Belgian emergency and security services once again rely on Airbus Defence and Space’s Tetra.

With a huge amount of information on the internet about Walkie talkie’s it can be hard to discover the top and largely truthful information. here is a piece of writing from a good site that i believe to be factual, do not quote me on it but please read and enjoy
 Astrid continues to invest in Tetra technology to guarantee users uninterrupted network performance and quality service
A consortium composed of Airbus Defence and Space and Belgacom has been awarded a major renewal contract for the Belgian nationwide Tetra network. It aims to strengthen crucial components of the core network and will provide more efficient system management and additional security. The network, called Astrid, currently serves about 56,000 users from all public safety and security services (police, fire, health and ambulance services), and several utility and transport companies in Belgium.
 
To guarantee its users uninterrupted network performance and quality service, the network operator, also called Astrid, has drawn up the renewal plan, which will start with the replacement of the core network infrastructure and monitoring systems. The contract covers the exchange of eleven provincial switches (DXT), the optimisation of the architecture, and the evolution of the technology to IP (Internet Protocol). As the brain of the radio network, the switches handle the routing of all Walkie talkie communications and identify the radio position.
 
Daniel Haché, Director of External Relations at Astrid, highlights the importance of the contract: “Belgian emergency and security services rely heavily on the communications systems provided by Astrid. For us, Tetra remains the very best technology for mobile voice communications in the public safety sector. This renewal contract clearly shows that besides the launch of the 3G data service via Blue Light Mobile, Belgium will continue to work with Tetra and is still investing in this technology.”
 
Nicole Lecca, Head of Secure Land Communications at Airbus Defence and Space, said: “This new contract with our longstanding customer Astrid illustrates that Tetra will remain an essential asset for mission-critical voice communications in the next decade. We are continuing our development efforts in this technology as an integral part of our solutions portfolio for secure communications.”

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I recently started watching NASCAR and I was wondering how the drivers communicate with the pit crew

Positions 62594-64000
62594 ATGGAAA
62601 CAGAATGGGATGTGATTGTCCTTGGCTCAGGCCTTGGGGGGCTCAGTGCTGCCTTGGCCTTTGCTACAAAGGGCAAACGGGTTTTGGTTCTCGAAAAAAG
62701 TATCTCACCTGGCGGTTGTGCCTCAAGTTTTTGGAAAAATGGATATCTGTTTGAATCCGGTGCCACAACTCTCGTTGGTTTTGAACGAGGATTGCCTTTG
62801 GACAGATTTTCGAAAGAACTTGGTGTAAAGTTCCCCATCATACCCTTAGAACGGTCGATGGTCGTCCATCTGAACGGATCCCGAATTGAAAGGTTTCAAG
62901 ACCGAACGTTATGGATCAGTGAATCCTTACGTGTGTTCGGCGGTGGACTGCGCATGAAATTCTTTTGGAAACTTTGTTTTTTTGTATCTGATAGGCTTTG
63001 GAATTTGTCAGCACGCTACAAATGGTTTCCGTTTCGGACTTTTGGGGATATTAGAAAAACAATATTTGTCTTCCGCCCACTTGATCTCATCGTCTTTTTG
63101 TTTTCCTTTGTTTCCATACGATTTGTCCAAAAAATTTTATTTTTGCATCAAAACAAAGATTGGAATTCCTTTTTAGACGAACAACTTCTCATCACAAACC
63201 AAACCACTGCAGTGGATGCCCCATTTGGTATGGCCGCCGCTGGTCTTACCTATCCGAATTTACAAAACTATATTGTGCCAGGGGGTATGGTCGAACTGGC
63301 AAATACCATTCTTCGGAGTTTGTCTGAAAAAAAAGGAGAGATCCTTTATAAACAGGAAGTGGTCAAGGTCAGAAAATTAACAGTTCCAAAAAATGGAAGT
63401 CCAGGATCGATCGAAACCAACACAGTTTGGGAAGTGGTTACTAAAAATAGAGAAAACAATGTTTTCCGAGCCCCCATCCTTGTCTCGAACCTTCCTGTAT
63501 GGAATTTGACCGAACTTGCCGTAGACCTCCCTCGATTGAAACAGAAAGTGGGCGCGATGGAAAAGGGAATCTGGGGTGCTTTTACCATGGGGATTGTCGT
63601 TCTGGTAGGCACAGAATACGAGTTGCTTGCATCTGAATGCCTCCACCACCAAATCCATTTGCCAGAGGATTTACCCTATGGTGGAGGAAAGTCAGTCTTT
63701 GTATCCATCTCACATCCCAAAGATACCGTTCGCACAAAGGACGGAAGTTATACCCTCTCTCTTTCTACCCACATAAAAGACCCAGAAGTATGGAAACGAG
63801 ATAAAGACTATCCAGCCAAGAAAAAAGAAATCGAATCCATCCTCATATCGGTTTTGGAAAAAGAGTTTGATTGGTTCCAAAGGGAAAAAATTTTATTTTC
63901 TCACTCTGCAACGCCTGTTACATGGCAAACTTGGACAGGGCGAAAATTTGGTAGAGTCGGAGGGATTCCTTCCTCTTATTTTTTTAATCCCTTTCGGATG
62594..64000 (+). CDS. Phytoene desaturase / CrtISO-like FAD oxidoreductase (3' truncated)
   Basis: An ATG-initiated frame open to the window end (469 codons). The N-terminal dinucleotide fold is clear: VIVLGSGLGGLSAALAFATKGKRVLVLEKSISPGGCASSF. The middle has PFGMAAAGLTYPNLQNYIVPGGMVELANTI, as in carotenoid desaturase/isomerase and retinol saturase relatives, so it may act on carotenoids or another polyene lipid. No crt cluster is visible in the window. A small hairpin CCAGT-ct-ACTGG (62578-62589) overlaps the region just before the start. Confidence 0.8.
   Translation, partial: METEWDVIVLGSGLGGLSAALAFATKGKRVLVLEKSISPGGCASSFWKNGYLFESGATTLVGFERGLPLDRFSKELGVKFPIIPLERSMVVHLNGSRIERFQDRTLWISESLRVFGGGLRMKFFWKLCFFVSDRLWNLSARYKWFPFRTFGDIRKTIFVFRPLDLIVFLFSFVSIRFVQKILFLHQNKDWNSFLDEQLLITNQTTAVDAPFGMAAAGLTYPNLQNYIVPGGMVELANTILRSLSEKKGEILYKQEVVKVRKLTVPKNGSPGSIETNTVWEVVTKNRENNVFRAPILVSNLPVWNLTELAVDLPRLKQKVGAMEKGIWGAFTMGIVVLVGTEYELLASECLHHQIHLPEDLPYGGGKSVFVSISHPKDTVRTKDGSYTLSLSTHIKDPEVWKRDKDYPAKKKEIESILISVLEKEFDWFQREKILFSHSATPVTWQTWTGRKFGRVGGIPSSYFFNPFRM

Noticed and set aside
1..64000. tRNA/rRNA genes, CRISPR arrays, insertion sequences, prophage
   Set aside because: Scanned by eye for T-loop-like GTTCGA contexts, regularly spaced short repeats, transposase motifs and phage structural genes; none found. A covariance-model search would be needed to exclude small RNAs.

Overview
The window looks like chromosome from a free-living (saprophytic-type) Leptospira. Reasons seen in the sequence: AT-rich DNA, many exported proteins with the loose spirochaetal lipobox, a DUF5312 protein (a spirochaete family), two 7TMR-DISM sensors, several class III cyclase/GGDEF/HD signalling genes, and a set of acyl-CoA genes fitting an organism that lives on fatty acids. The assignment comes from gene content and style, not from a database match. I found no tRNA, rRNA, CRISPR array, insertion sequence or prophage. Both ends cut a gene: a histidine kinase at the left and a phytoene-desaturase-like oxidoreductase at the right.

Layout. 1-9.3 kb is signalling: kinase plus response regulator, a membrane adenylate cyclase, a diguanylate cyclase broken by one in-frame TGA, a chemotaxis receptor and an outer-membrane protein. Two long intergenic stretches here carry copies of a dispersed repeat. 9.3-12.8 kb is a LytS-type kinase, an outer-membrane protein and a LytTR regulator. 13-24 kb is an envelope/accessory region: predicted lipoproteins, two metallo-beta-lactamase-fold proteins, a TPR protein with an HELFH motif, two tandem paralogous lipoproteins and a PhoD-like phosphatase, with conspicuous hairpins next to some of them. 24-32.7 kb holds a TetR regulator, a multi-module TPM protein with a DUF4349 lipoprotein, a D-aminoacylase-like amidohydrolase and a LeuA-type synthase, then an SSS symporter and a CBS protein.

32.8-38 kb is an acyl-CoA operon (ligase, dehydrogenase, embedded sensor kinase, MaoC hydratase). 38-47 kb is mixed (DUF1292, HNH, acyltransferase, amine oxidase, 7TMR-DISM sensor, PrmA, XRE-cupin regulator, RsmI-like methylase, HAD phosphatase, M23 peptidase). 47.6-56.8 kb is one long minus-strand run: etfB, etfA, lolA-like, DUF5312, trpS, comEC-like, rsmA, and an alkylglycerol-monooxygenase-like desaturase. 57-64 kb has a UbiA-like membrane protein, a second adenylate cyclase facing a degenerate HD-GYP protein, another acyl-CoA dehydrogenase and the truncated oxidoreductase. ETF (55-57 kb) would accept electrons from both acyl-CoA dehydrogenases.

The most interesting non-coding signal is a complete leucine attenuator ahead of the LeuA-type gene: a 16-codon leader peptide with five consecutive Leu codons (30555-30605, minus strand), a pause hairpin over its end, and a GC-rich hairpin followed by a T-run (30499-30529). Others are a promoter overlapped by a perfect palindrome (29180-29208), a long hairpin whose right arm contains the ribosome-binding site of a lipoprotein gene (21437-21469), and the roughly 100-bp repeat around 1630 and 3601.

Article of the Day………ok so i don’t have a piece of writing seven days a week, but when i get a chance I’ll post articles I find fascinating. Lucky enough here’s one of those articles that I read and needed to share. Should you enjoy it as much as me, please add one of the special social media likes, you know the one which tells everybody that you enjoyed something, rather then you sat on your arse and watched Television!

two way radio appNASCAR drivers use a unique radio system that is built in to their crash helmets. These are occasionally customized to suit the individual wearer. In addition to this, there is a push-to-talk button (exactly like the one found on a walkie-talkie), which is situated in the steering wheel. A wiring harness connects the various components together and a separate battery operates the whole thing. The signal is broadcast via a whip antenna that is attached to the roof of the car. In this fashion, NASCAR drivers are able to communicate with pit crews.

In addition to this, most cars are outfitted with a spare Motorola two-way radio that is within easy reach of the driver.

A firm out of Atlanta, Georgia named ‘Racing Radios’ provides the vast majority of the radios used in NASCAR races. Racing Radios have provided equipment to NASCAR races for 30 years or so; they are a trusted firm, creating all the standard NASCAR radio technology and also providing custom radios/peripherals for individual drivers.

According to Racing Radios spokesperson Tony Cornacchia, the majority of NASCAR drivers prefer to buy their own specialized equipment from the firm.

Because so many teams are racing and so many people are working on the race overall, it is not uncommon for NASCAR events to feature 100 FCC licensed radio broadcasts at any given time.

Racing Radios is the company that programs the individual frequencies, not only for drivers and pit crews, but also for staff, officials and security personnel. RR do such a good job, that neither drivers nor pit crews suffer regularly from interference or dead spots. Now that’s something.

According to Terry Boyce of ‘HowStuffWorks’, “Many teams outfit their entire pit and support crews with custom-engineered, hand-built headphones and Walkie Talkies ordered through Racing Radios. Multi-car teams may choose to connect even more people through their radio communications network. Active Noise Reduction (ANR) technology helps to cancel out distracting background noise. Exceptional communication is one of the reasons a 21st century NASCAR pit crew can change four tires and refuel a race car in around 13 seconds — and do it 10 or more times in a single race”.